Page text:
The Benefits Of Walking For Your Spine

Category: Spine | Author: Stefano Sinicropi

Hiking Back Injury

If you’re dealing with irregular or chronic back pain, the prospect of jumping into an intense physical therapy routine can be daunting, and while it would likely prove helpful, there are some other less strenuous treatments you can pursue that may help curb your discomfort. One such activity is walking.

You don’t need any special equipment to go for a walk, you just need some time and a little bit of willpower. And while it may seem like regular walks won’t do much for your spine, walking can help to treat a variety of back problems. In today’s blog, we take a closer look at why regularly walking can be so beneficial for your spine.

Improving Your Spine Step By Step

Again, we’re not saying that walking is guaranteed to be the best form of treatment for your back issue, but you may be surprised at just how beneficial regular walking can be for your spine and your whole body. Some ways that regular walking can help to prevent spine problems or treat minor or mild issues include:

  • Increased Circulation – Walking helps to boost circulation throughout our body. When blood is flowing throughout our body more easily, different structures can more easily access the nutrient- and oxygen-rich blood in our system. These nutrients are important for ensuring that muscles and other tissues can perform essential functions. Boost your circulation by getting off the couch and going for a walk.
  • Improved Posture – While it’s not a guarantee that you’ll always have great posture when you’re walking, you’re more likely to have a healthy spinal alignment when you’re walking compared to when you’re sitting at a desk or on your couch. A number of common spinal conditions are caused or exacerbated by poor posture, so regularly walking can help keep your spine in a healthy alignment.
  • Stronger Core – Walking doesn’t blast your core muscles as much as some gym routines, but your core is still working to support your upper body with every step you take. Developing these muscles or keeping them strong can provide some much needed support to your spinal column. Increased spinal support can make it easier for you to remain in a healthy alignment and keep soft tissues from becoming overstressed.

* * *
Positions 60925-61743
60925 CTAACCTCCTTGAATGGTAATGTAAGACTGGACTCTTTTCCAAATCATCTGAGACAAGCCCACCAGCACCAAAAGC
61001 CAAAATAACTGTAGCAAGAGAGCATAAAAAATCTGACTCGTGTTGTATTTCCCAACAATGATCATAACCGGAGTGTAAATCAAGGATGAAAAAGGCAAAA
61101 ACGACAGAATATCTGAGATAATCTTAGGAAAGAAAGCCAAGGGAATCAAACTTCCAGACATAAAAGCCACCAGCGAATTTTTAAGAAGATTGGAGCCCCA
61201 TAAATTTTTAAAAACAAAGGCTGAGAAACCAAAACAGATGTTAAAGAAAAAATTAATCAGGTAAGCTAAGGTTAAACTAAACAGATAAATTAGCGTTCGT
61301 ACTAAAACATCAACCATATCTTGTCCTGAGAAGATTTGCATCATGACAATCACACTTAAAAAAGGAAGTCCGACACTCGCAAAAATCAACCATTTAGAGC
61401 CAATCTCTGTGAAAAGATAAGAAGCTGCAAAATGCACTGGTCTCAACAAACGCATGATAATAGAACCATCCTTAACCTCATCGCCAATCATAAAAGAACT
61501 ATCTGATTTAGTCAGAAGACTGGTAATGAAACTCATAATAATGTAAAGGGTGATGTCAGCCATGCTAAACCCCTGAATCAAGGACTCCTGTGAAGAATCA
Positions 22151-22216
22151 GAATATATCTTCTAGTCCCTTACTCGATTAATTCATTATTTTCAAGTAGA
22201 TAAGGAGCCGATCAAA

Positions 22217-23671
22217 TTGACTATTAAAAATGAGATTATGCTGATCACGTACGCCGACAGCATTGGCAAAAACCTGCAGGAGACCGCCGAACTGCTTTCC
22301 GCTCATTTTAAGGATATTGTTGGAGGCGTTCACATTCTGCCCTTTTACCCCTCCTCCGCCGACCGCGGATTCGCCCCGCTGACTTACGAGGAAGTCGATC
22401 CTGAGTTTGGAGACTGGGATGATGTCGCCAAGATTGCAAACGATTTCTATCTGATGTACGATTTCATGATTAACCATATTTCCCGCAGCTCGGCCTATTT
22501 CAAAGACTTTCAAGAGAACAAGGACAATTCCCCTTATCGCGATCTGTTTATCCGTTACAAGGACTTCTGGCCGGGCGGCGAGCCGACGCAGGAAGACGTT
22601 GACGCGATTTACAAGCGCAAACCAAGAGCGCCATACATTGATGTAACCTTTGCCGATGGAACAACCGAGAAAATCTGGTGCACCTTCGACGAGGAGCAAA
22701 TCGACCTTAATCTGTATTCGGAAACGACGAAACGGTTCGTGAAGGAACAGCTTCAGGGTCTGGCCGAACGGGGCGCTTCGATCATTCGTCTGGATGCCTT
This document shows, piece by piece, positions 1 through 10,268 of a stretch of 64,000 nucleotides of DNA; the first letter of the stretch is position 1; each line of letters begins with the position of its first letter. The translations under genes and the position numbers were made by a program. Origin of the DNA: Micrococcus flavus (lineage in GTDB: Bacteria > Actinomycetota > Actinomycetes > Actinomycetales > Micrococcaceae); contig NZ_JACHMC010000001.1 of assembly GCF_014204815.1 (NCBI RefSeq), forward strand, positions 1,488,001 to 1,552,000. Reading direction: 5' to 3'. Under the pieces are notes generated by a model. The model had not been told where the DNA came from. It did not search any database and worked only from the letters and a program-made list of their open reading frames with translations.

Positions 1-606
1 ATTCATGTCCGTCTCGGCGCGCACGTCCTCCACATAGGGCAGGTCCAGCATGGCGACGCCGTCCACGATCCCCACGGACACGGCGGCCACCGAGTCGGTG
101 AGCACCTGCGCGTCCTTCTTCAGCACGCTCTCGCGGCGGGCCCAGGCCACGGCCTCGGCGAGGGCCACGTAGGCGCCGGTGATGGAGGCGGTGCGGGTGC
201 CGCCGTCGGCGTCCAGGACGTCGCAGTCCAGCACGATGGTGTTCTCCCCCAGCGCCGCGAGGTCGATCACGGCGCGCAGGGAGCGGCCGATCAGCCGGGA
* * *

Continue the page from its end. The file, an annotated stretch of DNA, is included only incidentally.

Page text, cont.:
• Supports Healthy Weight – Walking helps you burn calories and maintain or work towards an ideal weight. As we’ve talked about numerous times in the past, your spine shoulders a lot of the stress of your body weight, so shedding just a few pounds can take a lot of pressure off your spine. Regularly walking can also help to support your metabolism, which is a key component of weight management.
  • Protective – Walking may not be the best way to strengthen your spine or burn calories, but it is a great form of protective exercise for your spine. Athletics or other high-impact activities can place a significant amount of stress on your spine, and while some stress is good, too much stress is a common underlying cause of injury. If you’re dealing with chronic back pain or a degenerative disc issue, running or lifting weights could serve to worsen the problem if you’re not careful. Walking, on the other hand, is a low impact exercise that provides you with a lot of the benefits of movement without significantly increasing your risk of injury.
  • Relieves Muscle Tension – Finally, walking can be great for your spine because it can help to release some built up muscle tension. If you’re working at a desk for eight hours a day or spend some time watching television or reading a book in the same position, stress is going to build up in certain muscle groups in your body. Over time, this prolonged static stress can weaken different muscle groups, so it’s important to relieve some of this muscle tension with movement. Walking forces different areas of your body to experience stress and tension relief. After a long day of inactivity, relieve some built up muscle tension with a relaxing walk.

We encourage you to go out and walk if you’re hoping to overcome a back issue or you want to prolong the health of your spine, and if you’re interested in individual back care tips, we’re here for you as well. Simply reach out to Dr. Sinicropi and the team at The Midwest Spine & Brain Institute today at (651) 430-3800.

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